THEY WERE 27 SECONDS FOR WHICH HE spent the first half of his life planning and praying, 27 seconds he has spent the second half remembering. The date was Nov. 8, 1975. and Notre Dame defensive back Daniel "Rudy" Ruettiger, a marginal player who had never even lined up in a game before, stood with eyes fixed on the Georgia Tech quarterback, who was about to run one last play before the clock licked down on another lopsided Fighting Irish victory. The ball was snapped, Ruettiger rushed forward, tackled the quarterback—and suddenly the game was over and his teammates were carrying him off the field.
Why was this happening to a 5'6", 185-pound fifth-stringer who'd been in for just one meaningless play? Because Ruettiger had by then become a kind of campus poster boy for grit and persistence. The Joliet, Ill., native had scratched and clawed his way first into the school and then onto the team despite poor high school grades and limited athletic ability. "Our attitude at first was, 'Go away,' " says former teammate Willie Fry. "But he wouldn't go away. Basically you had to like Rudy because you couldn't get rid of him." Ara Parseghian, the coach Ruettiger had pestered for a chance to play, says that Rudy, after serving as a human tackling dummy at football practices, "had earned the right to be there."
These days Ruettiger is still struggling, but he is also the hero of Rudy, a movie that recounts his rise from a working-class household where he was the third of 14 children to his brief moment of gridiron glory. Reviews have been generally positive, and Rudy is off to a decent start at the box office. But hit or flop, the film will stand as another monument to its subject's dogged determination—in this case, to get his story, and message, onto the screen. "It's okay to have dreams, if you stay true to them," says Ruettiger, 45, who lives alone in South Bend, Ind., near the Notre Dame campus. "Because dreams can come true."
As a kid, Rudy had little more than his dreams. His father, Daniel Sr., was an oil-refinery superintendent: his mother, Belly, a very busy homemaker. At church on Sundays, says Ruettiger, the priest "started every Mass with the Fighting Trish scores. I didn't even know Notre Dame was a school. I thought it was a place God sent football players to beat the Protestants."
Rudy wanted desperately to be part of that place. But his family had no money, and his grade point average at Joliet Catholic High was 1.77 out of 4. After graduation he look a job at a power plant. "I wanted something better," he says, "but I didn't know how to get it." It wasn't until 1971—after two years in the Navy—that life gave him a painful nudge: the sudden death of a friend in an accident at the plant. Says Reuttiger: "I realized that life's too short not to pursue your dreams."
Rudy, then 23, moved to South Bend and enrolled at Holy Cross Junior College (his tuition was paid under the GI Bill) with the goal of transferring into Notre Dame as soon as he earned the necessary grades. There at Holy Cross, he was diagnosed for the first time as dyslexic; he received special tutoring and maintained a B average. In 1974, after two rejections, Ruettiger was finally accepted at Notre Dame. That same year he managed, by dint of sheer stubbornness, to earn his precarious spot on the football team.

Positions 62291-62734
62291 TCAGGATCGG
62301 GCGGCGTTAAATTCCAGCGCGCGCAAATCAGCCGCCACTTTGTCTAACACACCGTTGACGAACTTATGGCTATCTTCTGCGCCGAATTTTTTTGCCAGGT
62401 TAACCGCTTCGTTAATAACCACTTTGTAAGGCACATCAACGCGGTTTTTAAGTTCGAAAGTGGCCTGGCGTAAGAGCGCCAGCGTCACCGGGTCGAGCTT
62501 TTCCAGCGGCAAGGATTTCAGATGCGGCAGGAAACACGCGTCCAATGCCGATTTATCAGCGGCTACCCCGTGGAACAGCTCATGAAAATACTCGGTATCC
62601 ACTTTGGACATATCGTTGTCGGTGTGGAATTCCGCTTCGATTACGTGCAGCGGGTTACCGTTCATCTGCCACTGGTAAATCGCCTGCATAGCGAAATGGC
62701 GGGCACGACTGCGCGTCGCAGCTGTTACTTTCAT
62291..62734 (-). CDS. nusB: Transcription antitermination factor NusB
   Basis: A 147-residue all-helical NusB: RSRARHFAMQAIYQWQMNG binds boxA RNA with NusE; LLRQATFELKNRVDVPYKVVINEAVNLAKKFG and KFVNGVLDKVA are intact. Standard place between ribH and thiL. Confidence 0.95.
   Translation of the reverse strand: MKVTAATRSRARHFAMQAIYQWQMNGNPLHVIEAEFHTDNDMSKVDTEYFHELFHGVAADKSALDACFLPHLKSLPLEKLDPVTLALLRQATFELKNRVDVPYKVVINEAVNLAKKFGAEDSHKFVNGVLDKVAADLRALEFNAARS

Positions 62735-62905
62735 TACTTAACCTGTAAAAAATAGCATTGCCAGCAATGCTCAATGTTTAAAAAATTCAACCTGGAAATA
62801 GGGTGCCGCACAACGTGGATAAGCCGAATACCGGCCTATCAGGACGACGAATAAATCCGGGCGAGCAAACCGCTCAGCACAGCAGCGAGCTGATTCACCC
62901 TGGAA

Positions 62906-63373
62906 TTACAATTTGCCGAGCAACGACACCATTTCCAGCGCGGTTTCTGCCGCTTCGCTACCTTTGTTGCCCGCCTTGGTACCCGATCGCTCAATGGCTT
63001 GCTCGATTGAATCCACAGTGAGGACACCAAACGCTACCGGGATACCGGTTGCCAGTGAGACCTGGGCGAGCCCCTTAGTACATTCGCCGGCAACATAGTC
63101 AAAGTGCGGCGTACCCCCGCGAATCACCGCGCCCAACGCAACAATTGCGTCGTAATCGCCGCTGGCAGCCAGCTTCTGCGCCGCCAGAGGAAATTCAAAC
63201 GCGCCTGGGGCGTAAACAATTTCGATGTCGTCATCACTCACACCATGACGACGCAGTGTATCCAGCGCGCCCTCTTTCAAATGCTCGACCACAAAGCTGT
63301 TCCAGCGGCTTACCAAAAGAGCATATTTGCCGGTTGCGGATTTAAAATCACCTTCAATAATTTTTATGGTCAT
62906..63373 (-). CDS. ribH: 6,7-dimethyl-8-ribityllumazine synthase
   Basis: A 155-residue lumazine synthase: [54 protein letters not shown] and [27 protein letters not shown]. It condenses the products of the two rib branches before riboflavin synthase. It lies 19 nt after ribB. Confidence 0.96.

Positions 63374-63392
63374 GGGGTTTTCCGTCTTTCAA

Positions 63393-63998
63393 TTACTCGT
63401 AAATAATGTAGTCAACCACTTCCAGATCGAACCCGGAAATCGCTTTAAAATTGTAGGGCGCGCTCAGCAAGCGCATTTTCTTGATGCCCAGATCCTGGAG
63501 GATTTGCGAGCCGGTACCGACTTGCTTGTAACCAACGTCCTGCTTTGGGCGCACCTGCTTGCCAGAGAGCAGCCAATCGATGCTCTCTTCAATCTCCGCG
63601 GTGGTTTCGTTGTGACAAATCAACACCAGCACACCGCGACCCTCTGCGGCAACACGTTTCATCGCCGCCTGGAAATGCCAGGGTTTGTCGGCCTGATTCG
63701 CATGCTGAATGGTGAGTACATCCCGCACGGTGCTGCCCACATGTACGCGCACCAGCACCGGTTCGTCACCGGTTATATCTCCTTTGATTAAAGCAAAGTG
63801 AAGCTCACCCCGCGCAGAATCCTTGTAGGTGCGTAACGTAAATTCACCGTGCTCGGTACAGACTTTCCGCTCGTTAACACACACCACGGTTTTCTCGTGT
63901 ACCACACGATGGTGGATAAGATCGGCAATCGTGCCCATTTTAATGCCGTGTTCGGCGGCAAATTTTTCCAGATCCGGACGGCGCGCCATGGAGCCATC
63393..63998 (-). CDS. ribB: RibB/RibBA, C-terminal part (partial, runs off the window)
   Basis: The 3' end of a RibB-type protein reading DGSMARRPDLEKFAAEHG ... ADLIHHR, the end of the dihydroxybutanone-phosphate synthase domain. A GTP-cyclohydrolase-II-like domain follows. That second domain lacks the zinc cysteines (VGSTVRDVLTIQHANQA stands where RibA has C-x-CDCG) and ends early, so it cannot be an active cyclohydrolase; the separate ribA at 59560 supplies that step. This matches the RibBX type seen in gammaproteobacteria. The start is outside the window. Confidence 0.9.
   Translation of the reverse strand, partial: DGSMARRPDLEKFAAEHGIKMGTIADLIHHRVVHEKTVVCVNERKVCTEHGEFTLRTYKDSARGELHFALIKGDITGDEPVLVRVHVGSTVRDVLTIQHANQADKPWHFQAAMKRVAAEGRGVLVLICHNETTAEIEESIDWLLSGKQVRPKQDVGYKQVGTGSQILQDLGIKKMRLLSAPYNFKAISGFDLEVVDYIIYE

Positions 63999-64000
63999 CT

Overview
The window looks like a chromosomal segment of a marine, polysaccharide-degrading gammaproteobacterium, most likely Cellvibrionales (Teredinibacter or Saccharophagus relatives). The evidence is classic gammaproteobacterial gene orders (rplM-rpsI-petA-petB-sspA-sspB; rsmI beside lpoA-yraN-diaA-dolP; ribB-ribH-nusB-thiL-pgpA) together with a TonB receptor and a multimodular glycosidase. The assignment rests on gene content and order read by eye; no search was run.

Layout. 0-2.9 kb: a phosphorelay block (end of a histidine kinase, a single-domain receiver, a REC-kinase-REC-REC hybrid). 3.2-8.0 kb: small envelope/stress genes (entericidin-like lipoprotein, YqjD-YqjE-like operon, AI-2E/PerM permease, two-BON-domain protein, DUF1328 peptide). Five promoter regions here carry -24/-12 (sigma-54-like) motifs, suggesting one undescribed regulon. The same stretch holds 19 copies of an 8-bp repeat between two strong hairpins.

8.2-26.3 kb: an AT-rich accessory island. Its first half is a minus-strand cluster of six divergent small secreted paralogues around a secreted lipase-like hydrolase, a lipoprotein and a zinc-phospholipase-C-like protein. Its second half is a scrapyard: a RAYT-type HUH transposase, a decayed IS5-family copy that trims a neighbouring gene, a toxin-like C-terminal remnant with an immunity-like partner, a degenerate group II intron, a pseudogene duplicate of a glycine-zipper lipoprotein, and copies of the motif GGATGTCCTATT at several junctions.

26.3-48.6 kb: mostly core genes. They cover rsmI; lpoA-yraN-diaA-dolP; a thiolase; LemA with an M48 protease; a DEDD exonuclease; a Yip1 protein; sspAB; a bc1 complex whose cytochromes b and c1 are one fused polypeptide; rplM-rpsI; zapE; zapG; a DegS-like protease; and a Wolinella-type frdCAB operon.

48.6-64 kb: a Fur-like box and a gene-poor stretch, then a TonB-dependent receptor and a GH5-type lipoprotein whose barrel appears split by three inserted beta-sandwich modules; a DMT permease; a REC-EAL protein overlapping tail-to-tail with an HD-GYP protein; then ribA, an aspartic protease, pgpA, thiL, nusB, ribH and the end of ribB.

The movie Rudy takes some liberties with the facts and ends on a note of triumph. But Ruettiger did not simply live happily ever after. "I lost it after I was carried off the field that day," he admits. "I didn't have a goal anymore." Though he graduated in 1976 with a degree in sociology, he began to drift—from a Chicago insurance company to Baltimore, where he started, then sold, a janitorial service, then peddled disability insurance door-to-door. "I like the chase," he says. "But once I get there, I get bored."
In 1983 he married Joyce Tucker, a computer-systems analyst; in 1986 the couple divorced. By then, making a movie of his Notre Dame years had become Rudy's obsession. He moved back to South Bend in 1986 and got his first breakthrough in 1989 when, through an acquaintance, he hooked up with Angelo Pizzo, the Indiana native who had directed the hit 1986 basketball movie Hoosiers. Ruettiger sent Pizzo a script, but Pizzo wasn't interested. "I really don't like Notre Dame," he told Ruettiger. Unwilling, as usual, to take no for an answer, Ruettiger won Pizzo over in time, and in 1991 they had a deal with Columbia Pictures.
Rudy earned $200,000 for the rights to his story. His main source of income now is motivational speeches, which he has been giving at the rate of about one a month at companies such as Sears and NCR—and demand has increased since Rudy opened. "Most of my life I was a failure, or so I was told," he tells audiences. "But I slopped listening to people tell me I couldn't make it."
Not everyone gets swept up in Rudy's message. Much of the reaction to the movie on campus has been positive. But an article in Notre Dame's student newspaper, the Observer, recently chastised him, says Ruettiger, for "shamelessly selling" his story to Hollywood. And Sean Astin, the actor who plays Ruettiger in Rudy, was booed by a few cynics at halftime during a Notre Dame game three days after the local premiere. Rudy says that reaction hurts but he knows how to handle his critics. "I'm going to stay away from negative people," he says. "Everything was given to these people. But they don't get it. They," he adds with a sigh, "don't have a dream."
KAREN S. SCHNEIDER
BONNIE BELL in South Bend
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